Jaza's World Trip

No tengo cambio

This trick has to be even more widespread than the "almost free" lie, and it's even more aggravating. You go to the ATMs in Mexico, and you usually get a wad of 500-peso notes, sometimes with a few 200s thrown in. Then you try to use these notes to pay for something — dinner in a restaurant, for example. 9 times out of 10, they'll be rejected, with the excuse "no tengo cambio" (lit: "I haven't got change"). ¿No tiene cambio? Why the hell not!

I've encountered "no tengo cambio" in pretty much every place that you'd expect would and should have change. Bars, restaurants, hostels, tour agencies, bus ticket offices, museums, and corner shops, to name a few. And of course markets (which is more understandable). Where is all the change in Mexico? And how do they honestly expect you to have (almost) exact change in pretty much every place you go?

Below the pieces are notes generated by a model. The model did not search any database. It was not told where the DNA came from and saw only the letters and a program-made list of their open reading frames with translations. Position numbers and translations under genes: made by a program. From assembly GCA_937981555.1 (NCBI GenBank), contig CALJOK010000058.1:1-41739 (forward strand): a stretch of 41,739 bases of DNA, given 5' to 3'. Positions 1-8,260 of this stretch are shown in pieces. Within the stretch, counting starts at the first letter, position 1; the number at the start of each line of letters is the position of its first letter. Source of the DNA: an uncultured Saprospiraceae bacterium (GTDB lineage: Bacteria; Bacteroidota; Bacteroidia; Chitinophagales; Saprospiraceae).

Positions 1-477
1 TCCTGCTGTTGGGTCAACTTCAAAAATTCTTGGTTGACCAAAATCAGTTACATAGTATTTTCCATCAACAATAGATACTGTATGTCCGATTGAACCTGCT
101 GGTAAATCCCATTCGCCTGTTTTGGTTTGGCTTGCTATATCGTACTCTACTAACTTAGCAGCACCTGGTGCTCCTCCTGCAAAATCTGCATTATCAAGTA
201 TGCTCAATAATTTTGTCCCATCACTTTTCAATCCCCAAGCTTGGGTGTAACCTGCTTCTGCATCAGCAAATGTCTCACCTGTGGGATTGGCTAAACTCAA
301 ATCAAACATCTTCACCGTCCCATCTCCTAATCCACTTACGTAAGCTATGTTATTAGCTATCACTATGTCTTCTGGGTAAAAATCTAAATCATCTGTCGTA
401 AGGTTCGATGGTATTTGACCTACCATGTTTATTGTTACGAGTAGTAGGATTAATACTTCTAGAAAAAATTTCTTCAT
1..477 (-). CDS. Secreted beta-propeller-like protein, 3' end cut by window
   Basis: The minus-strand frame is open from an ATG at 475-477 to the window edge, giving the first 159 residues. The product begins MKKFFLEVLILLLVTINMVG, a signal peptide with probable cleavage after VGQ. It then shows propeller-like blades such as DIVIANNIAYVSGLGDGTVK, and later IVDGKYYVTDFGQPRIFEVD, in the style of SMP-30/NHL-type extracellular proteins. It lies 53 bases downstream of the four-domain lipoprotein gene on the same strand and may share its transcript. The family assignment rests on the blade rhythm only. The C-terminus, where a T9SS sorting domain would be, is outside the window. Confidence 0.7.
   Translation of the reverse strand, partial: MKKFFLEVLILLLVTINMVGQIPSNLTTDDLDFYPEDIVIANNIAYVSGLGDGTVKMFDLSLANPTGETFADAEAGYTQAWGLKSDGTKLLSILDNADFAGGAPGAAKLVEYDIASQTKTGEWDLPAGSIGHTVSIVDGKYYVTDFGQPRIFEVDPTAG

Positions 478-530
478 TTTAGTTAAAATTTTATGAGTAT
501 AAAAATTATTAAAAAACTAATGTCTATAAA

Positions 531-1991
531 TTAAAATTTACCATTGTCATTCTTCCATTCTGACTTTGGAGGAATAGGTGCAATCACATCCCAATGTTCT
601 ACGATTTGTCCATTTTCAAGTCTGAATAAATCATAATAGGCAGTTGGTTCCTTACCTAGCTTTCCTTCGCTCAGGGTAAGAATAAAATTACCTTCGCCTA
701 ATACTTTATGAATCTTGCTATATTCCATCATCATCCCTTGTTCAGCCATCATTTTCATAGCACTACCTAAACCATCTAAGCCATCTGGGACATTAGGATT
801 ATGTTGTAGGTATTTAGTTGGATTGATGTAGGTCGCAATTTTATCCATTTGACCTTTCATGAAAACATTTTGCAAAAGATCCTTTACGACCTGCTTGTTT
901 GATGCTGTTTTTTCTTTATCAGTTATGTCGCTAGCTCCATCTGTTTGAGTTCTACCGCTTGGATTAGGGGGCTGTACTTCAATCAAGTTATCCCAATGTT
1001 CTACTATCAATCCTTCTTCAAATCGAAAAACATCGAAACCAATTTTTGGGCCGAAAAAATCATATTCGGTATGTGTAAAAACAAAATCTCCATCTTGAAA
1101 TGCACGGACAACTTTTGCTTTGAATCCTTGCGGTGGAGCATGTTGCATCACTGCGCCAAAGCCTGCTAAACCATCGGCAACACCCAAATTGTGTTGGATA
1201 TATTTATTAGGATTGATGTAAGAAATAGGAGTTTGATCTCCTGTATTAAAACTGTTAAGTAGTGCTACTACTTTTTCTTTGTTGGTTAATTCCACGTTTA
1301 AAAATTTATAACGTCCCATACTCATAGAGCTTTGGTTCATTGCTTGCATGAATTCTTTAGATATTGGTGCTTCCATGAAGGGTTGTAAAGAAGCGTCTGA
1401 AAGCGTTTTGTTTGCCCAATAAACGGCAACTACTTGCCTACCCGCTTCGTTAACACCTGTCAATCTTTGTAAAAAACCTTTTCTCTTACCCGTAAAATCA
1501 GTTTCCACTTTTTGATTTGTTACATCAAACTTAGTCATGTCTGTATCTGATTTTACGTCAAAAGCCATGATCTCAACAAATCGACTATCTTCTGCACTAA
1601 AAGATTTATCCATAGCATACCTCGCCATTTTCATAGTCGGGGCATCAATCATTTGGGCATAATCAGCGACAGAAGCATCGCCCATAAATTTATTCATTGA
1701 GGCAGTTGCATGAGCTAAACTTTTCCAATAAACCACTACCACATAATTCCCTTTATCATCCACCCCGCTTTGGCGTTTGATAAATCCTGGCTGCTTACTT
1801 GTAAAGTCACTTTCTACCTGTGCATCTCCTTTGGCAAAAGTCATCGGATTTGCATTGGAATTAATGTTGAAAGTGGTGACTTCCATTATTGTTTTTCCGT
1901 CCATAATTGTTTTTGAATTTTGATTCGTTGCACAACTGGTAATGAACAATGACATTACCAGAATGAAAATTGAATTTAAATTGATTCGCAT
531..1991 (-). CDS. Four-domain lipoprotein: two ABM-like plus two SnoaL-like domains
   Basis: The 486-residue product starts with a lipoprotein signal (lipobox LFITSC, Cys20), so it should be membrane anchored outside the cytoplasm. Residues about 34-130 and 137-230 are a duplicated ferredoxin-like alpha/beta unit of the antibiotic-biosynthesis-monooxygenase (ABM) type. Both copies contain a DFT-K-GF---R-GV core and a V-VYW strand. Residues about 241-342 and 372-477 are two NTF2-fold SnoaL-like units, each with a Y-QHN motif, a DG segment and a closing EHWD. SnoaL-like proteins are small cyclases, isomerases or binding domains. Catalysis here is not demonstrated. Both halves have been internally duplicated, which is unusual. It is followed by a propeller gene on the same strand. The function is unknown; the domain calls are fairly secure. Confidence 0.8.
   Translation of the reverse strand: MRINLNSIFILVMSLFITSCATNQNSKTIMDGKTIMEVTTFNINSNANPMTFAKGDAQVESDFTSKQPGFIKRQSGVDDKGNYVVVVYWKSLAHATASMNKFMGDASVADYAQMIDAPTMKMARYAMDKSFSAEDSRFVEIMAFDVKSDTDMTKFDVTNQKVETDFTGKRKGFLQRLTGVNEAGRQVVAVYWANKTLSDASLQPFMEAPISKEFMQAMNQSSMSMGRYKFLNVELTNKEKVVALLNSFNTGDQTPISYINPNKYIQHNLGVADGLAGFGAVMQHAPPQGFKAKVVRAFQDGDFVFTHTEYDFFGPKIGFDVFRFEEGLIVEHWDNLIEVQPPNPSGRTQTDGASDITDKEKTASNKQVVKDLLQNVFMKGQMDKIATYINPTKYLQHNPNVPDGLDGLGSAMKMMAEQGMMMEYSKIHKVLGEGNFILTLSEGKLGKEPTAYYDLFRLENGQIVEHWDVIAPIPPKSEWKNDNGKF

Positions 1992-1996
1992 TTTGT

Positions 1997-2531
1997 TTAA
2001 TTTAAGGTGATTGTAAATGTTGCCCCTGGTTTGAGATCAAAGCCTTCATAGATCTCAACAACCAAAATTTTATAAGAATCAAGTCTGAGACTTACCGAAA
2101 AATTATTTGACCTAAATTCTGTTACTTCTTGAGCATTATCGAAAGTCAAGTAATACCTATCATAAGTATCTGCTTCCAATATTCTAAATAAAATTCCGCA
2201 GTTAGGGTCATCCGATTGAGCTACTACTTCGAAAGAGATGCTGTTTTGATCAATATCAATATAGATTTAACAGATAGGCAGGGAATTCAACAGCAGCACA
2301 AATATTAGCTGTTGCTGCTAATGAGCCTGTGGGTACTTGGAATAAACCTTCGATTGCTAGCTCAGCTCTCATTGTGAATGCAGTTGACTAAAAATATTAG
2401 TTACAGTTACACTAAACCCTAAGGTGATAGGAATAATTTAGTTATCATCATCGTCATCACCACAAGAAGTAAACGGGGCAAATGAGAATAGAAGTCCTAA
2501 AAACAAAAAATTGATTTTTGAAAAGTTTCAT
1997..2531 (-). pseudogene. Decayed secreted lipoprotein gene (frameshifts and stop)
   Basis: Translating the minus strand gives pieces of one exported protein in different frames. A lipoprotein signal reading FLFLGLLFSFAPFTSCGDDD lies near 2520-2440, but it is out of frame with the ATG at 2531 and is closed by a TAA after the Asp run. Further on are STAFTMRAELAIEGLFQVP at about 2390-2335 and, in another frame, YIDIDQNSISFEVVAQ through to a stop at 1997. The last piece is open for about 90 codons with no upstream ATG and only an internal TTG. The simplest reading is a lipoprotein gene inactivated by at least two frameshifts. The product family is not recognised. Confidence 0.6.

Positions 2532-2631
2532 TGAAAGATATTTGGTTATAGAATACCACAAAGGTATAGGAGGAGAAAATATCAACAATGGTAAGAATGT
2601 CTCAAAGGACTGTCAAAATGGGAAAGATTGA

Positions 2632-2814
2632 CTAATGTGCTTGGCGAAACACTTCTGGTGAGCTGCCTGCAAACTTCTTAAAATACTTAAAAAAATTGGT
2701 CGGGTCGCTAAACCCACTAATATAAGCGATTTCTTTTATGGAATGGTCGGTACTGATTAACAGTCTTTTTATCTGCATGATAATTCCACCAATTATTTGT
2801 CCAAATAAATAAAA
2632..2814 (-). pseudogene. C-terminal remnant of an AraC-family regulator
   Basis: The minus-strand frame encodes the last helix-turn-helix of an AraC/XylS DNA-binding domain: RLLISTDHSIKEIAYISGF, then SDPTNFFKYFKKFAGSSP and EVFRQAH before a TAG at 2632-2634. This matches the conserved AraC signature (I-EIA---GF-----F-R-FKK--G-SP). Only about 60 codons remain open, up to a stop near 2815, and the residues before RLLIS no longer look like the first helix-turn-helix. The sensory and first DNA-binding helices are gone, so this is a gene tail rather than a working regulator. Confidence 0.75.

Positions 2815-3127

It's ridiculous, and in many cases I also suspect that it's fraudulent. The change situation really needs to change.

Filed in: PalenqueStupidityMoney